Muniauction, Inc. v. Thomson Corp., July 14, 2008 (2007-1485)
After a jury trial, the district court ruled that Thomson wilfully infringed Muniauction's patent related to conducting original issuer auctions of financial instruments. The district court awarded enhanced damages, and entered a permanent injunction against Thomson. Shortly after trial, the Supreme Court issued KSR International Co. v. Teleflex, Inc., however the district court did not modify their finding that Muniauction's patent was not obvious.
While the appeal was pending, the CAFC issued two opinions relevant to this case: (1) In re Seagate (changing the standard of willful infringement from one akin to negligence to that of objective recklessness) and (2) BMC Resources (where steps of a method claim are performed by multiple parties, the entire method must be performed at the control or direction of the alleged direct infringer). Thomson argued that these cases rendered the patent invalid and/or established that Thomson did not infringe as a matter of law.
On the issue of obviousness, the CAFC found that Muniauction's patent was disclosed in the prior art, except that the prior art did not discuss the use of a web browser for performing the claimed features.
The CAFC noted that the patent specification identified the invention as using a "conventional Internet browser" and "conventional web browsing software." Accordingly, the CAFC acknowledged that this terminology "denotes a reference to web browsers in existence at the time of the alleged invention."
The CAFC also cited various patent and prior art publications that generally disclosed the use of Internet browsers for electronic auctions, and thus, indicated the obviousness of the claimed combination. Furthermore, citing Leapfrog Enterprises, the CAFC found that "adapting existing electronic processes to incorporate modern internet and web browser technology was similarly commonplace at the time the  patent application was filed."
On secondary considerations, the CAFC noted that "[a] nexus between the merits of the claimed invention and evidence of secondary considerations is required in order for the evidence to be given substantial weight in an obviousness decision." Finding that Muniauction's evidence of secondary considerations lacked the requisite nexus to the claims, the CAFC ruled the patent was obvious as a matter of law.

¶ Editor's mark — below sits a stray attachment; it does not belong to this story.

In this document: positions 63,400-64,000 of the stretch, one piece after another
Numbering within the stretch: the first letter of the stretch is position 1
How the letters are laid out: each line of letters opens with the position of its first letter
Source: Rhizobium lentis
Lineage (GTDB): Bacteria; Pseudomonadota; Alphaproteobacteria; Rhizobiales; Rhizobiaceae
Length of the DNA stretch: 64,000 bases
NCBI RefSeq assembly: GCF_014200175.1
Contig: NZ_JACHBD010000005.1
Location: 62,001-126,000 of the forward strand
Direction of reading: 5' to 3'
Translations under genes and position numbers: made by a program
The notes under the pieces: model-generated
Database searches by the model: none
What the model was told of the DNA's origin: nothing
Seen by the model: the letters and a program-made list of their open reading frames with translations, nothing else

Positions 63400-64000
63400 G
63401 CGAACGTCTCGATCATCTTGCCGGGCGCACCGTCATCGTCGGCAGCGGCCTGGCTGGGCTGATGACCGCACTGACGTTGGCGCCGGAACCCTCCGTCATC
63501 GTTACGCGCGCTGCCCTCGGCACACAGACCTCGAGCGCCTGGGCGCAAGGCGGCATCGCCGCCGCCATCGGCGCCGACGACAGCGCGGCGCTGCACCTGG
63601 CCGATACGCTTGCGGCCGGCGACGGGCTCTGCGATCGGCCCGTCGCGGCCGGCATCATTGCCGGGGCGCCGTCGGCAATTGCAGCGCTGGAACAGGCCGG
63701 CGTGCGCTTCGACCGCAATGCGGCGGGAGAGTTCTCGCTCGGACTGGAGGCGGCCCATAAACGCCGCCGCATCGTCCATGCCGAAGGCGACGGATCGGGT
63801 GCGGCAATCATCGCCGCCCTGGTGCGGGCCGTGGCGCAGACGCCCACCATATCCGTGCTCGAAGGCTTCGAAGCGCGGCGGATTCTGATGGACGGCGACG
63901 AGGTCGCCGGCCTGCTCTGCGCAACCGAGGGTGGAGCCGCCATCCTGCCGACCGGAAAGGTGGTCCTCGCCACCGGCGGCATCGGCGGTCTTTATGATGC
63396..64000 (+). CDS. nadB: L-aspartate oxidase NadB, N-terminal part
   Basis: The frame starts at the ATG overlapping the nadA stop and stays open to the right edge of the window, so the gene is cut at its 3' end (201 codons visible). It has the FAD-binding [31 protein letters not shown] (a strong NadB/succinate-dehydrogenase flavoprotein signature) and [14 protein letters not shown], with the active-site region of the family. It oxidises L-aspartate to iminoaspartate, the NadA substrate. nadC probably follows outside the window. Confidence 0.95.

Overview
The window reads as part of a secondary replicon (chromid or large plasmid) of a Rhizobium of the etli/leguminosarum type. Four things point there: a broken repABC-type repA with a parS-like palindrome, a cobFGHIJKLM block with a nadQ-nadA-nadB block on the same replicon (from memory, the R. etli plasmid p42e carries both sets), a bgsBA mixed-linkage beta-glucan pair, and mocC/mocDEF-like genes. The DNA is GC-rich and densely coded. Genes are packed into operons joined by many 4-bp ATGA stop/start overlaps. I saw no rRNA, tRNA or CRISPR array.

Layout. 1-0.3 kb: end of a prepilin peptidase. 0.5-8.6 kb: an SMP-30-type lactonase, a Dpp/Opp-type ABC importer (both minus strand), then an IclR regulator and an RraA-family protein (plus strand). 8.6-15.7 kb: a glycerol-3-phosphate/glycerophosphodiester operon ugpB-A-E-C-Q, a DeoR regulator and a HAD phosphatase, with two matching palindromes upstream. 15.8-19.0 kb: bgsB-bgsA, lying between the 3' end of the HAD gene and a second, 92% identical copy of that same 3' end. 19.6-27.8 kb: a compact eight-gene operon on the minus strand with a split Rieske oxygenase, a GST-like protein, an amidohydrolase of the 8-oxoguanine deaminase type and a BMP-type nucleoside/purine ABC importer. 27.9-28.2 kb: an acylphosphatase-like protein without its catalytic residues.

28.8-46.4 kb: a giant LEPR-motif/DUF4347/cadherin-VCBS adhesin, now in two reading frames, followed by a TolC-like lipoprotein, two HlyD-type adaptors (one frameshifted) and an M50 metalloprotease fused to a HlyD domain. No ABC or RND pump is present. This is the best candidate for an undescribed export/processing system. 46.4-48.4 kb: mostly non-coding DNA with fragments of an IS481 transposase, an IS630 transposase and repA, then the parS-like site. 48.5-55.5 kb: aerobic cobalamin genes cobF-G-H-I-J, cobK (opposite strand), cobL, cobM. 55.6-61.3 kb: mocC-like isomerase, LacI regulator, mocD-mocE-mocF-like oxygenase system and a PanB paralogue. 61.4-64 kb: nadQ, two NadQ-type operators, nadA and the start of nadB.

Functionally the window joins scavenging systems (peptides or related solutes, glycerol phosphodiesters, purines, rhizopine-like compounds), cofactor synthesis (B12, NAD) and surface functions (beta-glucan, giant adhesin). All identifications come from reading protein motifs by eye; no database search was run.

The only theory of infringement put forward by Muniauction was that of so-called joint infringement, which was addressed in BMC Resources v. Paymentech:
[W]here the actions of multiple parties combine to perform every step of a claimed method, the claim is directly infringed only if one party exercises "control or direction" over the entire process such that every step is attributable to the controlling party, i.e., the "mastermind." . . . At the other end of this multi-party spectrum, mere "arms-length cooperation" will not give rise to direct infringement by any party.Muniauction's patent recited the feature of "inputting data associated with at least one bid for at least one fixed income financial instrument into said bidder’s computer via said input device." Since Thomson did not "input" data, nor "control" or "direct" users to perform the acts, the CAFC found there to be no infringement as well:
Under BMC Resources, the control or direction standard is satisfied in situations where the law would traditionally hold the accused direct infringer vicariously liable for the acts committed by another party that are required to complete performance of a claimed method . . . In this case, Thomson neither performed every step of the claimed methods nor had another party perform steps on its behalf, and Muniauction has identified no legal theory under which Thomson might be vicariously liable for the actions of the bidders. Therefore, Thomson does not infringe the asserted claims as a matter of law.REVERSED-IN-PART AND VACATED-IN-PART
From the footnotes:
Because the ’099 patent is itself silent regarding how to actually implement the methods claimed therein with a web browser, Muniauction’s argument therefore might suggest that the claims present an enablement issue, rather than support aFootnote 4:
conclusion of nonobviousness. See, e.g., Sitrick v. Dreamworks, LLC, 516 F.3d 993, 999 (Fed. Cir. 2008) ("The ‘enablement requirement is satisfied when one skilled in the art, after reading the specification, could practice the claimed invention without undue experimentation.’")
We further note that our conclusion as to the nexus between this award and the claims is consistent with the long-established rule that "[c]laims which are broad enough to read on obvious subject matter are unpatentable even though they also read on nonobvious subject matter." In re Lintner, 458 F.2d 1013, 1007 (CCPA 1972) (citing In re Mraz, 455 F.2d 1069, 1073 (CCPA 1972)).